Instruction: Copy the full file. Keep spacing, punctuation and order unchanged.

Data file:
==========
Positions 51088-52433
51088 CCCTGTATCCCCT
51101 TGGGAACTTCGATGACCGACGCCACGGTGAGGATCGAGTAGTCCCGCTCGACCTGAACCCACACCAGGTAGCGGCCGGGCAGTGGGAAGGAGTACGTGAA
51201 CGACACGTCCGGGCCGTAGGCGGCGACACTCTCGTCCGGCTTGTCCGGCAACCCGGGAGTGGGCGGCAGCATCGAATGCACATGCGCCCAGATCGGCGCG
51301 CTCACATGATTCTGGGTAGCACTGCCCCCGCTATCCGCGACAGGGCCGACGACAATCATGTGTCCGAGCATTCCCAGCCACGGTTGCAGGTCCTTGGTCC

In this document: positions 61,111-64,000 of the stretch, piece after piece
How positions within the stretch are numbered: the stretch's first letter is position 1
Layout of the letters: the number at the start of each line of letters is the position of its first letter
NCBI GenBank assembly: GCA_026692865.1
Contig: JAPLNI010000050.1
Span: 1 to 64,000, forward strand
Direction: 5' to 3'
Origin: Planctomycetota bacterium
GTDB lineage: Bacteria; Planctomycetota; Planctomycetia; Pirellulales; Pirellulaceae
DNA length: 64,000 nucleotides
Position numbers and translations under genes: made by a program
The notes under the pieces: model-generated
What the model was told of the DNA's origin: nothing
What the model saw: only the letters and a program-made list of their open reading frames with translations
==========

Positions 51088-52433
51088 CCCTGTATCCCCT
51101 TGGGAACTTCGATGACCGACGCCACGGTGAGGATCGAGTAGTCCCGCTCGACCTGAACCCACACCAGGTAGCGGCCGGGCAGTGGGAAGGAGTACGTGAA
51201 CGACACGTCCGGGCCGTAGGCGGCGACACTCTCGTCCGGCTTGTCCGGCAACCCGGGAGTGGGCGGCAGCATCGAATGCACATGCGCCCAGATCGGCGCG
51301 CTCACATGATTCTGGGTAGCACTGCCCCCGCTATCCGCGACAGGGCCGACGACAATCATGTGTCCGAGCATTCCCAGCCACGGTTGCAGGTCCTTGGTCC

In this document: positions 61,111-64,000 of the stretch, piece after piece
How positions within the stretch are numbered: the stretch's first letter is position 1
Layout of the letters: the number at the start of each line of letters is the position of its first letter
NCBI GenBank assembly: GCA_026692865.1
Contig: JAPLNI010000050.1
Span: 1 to 64,000, forward strand
Direction: 5' to 3'
Origin: Planctomycetota bacterium
GTDB lineage: Bacteria; Planctomycetota; Planctomycetia; Pirellulales; Pirellulaceae
DNA length: 64,000 nucleotides
Position numbers and translations under genes: made by a program
The notes under the pieces: model-generated
What the model was told of the DNA's origin: nothing
What the model saw: only the letters and a program-made list of their open reading frames with translations